High school hockey player's death sparking movement to require neck guards

Marcus Solis Image
Tuesday, January 11, 2022
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Neck guards have been selling out at hockey equipment stores like Peck's Skate Shop in White Plains after the death of 10th grader Teddy Balkind. Marcus Solis reports with the latest.

WHITE PLAINS, New York (WABC) -- A tragic story about the death of a high school hockey player could lead to a widespread lesson in sports safety.

An unexpected sales boom has been born from tragedy.

Neck guards have been selling out at hockey equipment stores like Peck's Skate Shop in White Plains. Even the owner's sons are now wearing them.

"My 9-year-old started wearing one this weekend for sure ... he's fighting me on it but he started wearing it," store owner Mark Pecchia said.

While some complain the collars, some made of kevlar, are uncomfortable -- they're designed to prevent neck lacerations from skate blades.

Now an online campaign is underway to make them a mandatory piece of equipment, something that perhaps could have saved Teddy Balkind's life.

The 10th grader from New Canaan, Connecticut died last week when he was accidently slashed.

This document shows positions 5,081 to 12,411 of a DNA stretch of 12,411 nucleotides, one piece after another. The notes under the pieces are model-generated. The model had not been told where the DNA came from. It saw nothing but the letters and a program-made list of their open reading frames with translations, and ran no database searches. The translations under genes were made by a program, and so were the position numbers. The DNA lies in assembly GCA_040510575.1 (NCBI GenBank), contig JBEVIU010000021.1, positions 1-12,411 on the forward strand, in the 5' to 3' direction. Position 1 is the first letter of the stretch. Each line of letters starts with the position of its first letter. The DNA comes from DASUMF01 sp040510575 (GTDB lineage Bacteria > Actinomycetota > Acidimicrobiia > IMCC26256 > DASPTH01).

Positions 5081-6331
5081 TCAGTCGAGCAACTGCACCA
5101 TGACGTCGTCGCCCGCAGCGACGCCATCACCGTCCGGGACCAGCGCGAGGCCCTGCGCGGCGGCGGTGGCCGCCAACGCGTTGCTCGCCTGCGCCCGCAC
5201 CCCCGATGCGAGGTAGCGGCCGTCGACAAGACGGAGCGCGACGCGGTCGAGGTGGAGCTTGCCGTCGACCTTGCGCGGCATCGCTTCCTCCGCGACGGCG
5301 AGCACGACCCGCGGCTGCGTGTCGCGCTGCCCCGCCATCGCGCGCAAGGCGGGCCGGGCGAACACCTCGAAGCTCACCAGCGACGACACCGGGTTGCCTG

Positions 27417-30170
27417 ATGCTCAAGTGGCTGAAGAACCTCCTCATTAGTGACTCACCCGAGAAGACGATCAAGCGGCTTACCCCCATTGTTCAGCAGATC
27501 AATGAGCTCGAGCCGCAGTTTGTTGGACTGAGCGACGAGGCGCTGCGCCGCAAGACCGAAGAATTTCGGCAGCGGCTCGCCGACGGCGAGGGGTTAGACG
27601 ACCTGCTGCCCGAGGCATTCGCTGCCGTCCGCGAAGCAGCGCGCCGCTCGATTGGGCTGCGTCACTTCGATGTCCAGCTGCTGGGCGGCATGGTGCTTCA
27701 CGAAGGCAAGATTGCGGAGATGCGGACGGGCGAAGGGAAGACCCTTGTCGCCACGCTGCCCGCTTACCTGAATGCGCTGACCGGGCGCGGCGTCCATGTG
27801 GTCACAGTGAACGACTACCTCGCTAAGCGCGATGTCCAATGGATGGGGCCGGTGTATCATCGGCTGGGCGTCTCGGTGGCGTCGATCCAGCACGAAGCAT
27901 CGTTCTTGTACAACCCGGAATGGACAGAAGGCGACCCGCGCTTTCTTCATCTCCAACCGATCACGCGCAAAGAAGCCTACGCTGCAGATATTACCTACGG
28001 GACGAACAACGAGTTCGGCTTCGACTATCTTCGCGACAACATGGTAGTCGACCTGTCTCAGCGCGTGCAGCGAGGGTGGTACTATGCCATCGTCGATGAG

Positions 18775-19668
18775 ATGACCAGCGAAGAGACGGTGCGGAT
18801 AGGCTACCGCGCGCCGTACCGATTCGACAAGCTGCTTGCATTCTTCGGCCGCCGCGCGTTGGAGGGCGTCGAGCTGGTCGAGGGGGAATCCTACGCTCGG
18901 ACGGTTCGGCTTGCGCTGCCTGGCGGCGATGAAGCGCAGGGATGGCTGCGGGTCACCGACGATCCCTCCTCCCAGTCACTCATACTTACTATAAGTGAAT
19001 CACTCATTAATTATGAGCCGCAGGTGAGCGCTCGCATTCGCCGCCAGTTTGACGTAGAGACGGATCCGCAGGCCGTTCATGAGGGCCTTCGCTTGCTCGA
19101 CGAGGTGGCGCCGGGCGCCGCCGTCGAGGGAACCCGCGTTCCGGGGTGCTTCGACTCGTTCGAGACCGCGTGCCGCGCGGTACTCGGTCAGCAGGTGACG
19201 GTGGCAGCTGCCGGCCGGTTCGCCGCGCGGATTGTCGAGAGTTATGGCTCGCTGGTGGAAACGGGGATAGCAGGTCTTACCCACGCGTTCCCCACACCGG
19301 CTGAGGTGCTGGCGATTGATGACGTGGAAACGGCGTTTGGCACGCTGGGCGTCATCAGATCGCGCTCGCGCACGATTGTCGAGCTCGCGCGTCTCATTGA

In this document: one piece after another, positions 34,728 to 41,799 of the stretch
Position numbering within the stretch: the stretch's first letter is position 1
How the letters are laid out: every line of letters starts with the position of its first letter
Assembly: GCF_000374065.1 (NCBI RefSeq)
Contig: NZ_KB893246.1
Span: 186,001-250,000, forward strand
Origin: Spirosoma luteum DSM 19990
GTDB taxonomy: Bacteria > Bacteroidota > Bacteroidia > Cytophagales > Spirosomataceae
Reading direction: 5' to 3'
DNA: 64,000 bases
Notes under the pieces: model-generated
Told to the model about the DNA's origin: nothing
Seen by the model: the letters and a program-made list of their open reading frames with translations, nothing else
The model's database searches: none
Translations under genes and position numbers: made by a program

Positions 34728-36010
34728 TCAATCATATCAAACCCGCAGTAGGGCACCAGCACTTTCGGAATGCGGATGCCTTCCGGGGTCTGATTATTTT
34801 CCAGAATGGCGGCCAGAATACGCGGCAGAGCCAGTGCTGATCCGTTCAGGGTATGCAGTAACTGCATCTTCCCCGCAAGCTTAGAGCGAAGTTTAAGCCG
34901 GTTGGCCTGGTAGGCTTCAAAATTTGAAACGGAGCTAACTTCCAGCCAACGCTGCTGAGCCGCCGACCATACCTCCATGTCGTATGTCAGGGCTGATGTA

"Everything he did made sure to do it with a smile on his face, he always put others before him," petition organizer Sam Brande said.

Brande was Balkind's friend and started the Change.org petition to USA Hockey.

Some leagues require neck guards. But others, like the one comprised of private schools in Connecticut where Balkind played, only suggest that players wear them.

"I'm not saying that guard would have saved his life it just feels like it could have been an avoidable accident and it was a total freak accident to no one's fault and it just feels like we didn't have to experience that if there was already a rule in place," Brande said.

While some youth coaches say an injury like the one Balkind suffered is extremely rare, they acknowledge some protection is better than none and say more data is needed to see if the equipment is effective.

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"If they are uncomfortable or not convenient for players to wear how can we redesign them so that they're more likely to be worn and more likely to protect those who skate and it's a risk that we all take everyday," youth coach Matthew Cook said.

So far, over 50,000 people have signed the petition, but the target number is zero -- as in preventing a similar event from ever happening again.


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